Historic Preservation

Historic preservation is the core activity of the Trust. Programmes, projects and initiatives ensure buildings, properties, cemeteries and collections of historic significance are properly cared for and preserved for generations to come. Through ownership and stewardship programmes the Trust has been able to renovate and maintain numerous buildings and properties. Generous grants have enabled us to restore many of the pieces of fine Bermuda cedar furniture and works of art in our museums. The Architectural Heritage book series and publication of The Traditional Building Guide are part of ongoing efforts to document and provide information to the public about Bermuda’s unique building styles. The Archaeology Committee conducts research, excavations and cataloguing, to ensure that important links to our past are not lost.

The Trust also supports the Government’s listed buildings process, a register of buildings of historic or architectural significance protected under the Development and Planning Act. Click here for an article written by Assistant Director of  Planning, Erica R.Smith, 'Protecting Bermuda's Built Heritage'.

Before proceeding with any plans for alteration or additions, listed building owners should seek the advice of the Bermuda Government’s Department of Planning. For more information on the listing process call the Department of Planning at (441) 297-7756.

Museums & Historic Buildings

Archaeology

Collections and Artefacts

The Bermuda National Trust has the awesome responsibility for the care of, and, more importantly, for promoting the understanding and appreciation of a wide range of objects that were crafted here with loving dedication by men and women, both black and white, over the decades.

During the years prior to the invention of the camera, memories were created by skilled people through drawing and painting. The Trust is responsible for an interesting collection of portraits (oils) and for a superb collection of documentary art (watercolours) that depict people, landscapes, seascapes and flora.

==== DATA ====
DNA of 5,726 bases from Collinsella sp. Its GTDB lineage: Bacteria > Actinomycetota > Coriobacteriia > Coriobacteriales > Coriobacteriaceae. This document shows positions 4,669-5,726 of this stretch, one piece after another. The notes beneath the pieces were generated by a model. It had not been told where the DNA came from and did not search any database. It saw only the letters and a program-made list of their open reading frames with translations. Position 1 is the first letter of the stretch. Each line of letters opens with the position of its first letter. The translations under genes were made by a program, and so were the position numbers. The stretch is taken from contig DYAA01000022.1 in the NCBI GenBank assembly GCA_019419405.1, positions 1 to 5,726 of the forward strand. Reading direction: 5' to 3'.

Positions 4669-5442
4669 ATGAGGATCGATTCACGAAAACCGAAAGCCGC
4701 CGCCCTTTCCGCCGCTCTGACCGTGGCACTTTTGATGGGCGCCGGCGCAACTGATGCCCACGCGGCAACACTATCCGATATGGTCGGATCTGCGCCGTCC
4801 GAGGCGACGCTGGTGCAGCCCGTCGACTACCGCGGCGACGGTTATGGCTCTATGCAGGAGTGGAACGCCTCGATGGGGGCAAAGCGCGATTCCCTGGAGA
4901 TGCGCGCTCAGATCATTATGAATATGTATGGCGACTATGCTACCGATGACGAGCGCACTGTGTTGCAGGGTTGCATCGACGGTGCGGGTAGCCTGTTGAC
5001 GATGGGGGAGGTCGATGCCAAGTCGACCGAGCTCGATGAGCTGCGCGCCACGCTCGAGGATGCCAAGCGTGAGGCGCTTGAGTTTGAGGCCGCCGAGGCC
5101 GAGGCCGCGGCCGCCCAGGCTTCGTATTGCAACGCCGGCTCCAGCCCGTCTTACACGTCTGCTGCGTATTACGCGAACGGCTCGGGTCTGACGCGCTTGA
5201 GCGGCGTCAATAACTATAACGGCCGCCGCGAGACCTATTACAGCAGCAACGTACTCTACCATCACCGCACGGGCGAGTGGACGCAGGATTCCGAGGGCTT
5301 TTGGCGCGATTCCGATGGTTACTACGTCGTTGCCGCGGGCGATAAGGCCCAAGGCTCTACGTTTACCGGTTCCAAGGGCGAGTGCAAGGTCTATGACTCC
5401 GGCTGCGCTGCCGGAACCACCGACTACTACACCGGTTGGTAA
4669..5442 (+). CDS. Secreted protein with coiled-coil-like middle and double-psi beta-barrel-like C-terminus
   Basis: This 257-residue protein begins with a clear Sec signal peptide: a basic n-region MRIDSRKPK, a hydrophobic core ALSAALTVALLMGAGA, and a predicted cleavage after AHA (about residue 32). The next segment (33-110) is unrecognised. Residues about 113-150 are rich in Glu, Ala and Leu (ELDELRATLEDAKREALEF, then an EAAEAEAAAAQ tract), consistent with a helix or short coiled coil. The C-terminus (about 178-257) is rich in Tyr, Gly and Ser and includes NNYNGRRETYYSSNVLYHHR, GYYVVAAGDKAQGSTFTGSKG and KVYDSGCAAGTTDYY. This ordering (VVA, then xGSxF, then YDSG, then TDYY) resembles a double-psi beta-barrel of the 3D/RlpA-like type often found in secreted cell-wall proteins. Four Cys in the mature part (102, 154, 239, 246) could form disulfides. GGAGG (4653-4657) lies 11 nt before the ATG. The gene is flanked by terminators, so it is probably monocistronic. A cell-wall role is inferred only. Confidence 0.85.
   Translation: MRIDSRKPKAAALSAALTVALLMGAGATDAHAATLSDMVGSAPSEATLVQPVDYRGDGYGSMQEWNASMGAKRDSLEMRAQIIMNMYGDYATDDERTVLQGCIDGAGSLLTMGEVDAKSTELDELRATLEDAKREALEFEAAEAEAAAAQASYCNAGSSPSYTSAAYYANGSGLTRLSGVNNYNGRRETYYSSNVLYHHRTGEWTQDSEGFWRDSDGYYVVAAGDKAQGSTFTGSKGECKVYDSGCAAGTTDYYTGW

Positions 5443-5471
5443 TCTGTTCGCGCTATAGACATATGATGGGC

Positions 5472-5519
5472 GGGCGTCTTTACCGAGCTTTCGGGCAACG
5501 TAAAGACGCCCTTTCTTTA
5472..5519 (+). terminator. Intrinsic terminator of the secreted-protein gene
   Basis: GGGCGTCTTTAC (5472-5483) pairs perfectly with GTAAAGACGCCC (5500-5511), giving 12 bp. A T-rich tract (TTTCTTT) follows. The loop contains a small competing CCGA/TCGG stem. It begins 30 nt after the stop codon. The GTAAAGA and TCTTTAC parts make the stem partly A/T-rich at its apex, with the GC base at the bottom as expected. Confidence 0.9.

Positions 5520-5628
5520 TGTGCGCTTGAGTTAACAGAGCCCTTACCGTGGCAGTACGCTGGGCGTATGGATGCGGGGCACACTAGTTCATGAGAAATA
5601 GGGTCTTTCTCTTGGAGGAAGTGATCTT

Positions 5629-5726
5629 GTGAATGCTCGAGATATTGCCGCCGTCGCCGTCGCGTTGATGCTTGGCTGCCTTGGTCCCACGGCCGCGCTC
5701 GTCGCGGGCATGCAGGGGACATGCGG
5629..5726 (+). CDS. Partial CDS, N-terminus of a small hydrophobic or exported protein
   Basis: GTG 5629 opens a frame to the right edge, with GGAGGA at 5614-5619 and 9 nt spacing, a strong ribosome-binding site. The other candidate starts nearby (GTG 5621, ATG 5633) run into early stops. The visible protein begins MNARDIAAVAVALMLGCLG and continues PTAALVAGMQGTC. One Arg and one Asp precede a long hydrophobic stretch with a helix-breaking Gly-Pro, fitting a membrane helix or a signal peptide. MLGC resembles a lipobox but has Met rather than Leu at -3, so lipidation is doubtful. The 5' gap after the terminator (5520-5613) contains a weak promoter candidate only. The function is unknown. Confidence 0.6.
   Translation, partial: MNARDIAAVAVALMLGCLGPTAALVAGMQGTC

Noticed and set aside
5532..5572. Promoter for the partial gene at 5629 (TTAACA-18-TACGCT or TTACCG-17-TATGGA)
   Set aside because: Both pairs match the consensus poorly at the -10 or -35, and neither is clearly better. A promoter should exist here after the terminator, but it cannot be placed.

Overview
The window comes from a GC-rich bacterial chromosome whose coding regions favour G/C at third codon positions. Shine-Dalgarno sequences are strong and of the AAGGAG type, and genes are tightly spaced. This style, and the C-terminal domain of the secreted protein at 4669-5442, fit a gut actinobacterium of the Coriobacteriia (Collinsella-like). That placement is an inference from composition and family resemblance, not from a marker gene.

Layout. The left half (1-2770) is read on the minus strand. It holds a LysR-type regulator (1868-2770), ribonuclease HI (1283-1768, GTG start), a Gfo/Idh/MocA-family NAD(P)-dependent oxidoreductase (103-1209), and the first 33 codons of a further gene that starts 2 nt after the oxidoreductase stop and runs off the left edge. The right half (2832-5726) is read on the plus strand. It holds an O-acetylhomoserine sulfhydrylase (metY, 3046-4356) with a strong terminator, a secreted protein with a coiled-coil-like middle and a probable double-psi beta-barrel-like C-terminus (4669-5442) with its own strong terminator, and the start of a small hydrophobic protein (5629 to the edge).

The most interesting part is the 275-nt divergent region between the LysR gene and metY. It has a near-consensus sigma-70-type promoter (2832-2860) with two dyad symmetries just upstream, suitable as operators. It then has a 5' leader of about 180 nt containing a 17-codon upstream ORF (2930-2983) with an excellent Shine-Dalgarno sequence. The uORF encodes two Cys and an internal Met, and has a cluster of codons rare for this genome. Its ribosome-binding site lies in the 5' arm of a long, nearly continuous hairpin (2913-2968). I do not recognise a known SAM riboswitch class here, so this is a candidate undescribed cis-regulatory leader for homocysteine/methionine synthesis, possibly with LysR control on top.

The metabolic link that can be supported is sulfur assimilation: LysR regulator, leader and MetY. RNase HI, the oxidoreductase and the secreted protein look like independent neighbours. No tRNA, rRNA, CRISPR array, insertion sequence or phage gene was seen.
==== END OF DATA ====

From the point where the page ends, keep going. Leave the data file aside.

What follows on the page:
Ceramics, glass, metalware and textiles: although most of these things were not crafted locally, each item throws a little light on what life was like on formal occasions and during more intimate times in the reception rooms, the bedrooms, the washrooms and in the kitchens of the Bermudian home.

Trust Collections at the Bermuda Archives

The National Trust owns some intriguing and significant elements of Bermuda's heritage in its collection of pictures and documents held at the Bermuda Archives. The collection includes 114 accessioned works, including albums of floral studies and typographic views, and depictions of people and everyday life of years gone by. The Trust's collection which is stored safely in this climate-controlled environment contains a wealth of information on Bermuda's history, including all the deeds for Trust properties.

Paintings and Artwork

The National Trust also has a considerable collection of paintings and artwork held outside the Archives; these are an important part of the Trust's collections. Most valued are those painted in Bermuda, especially the Verdmont paintings which are closely connected to the Trust. There are some 400 pieces in the collection, including many imported prints that would have hung on the walls of the well-to-do in centuries gone by. The collection can be seen at the three Trust museums and in the Trust headquarters at Waterville, while a notable portrait of the Earl of Pembroke hangs in the Cabinet Building.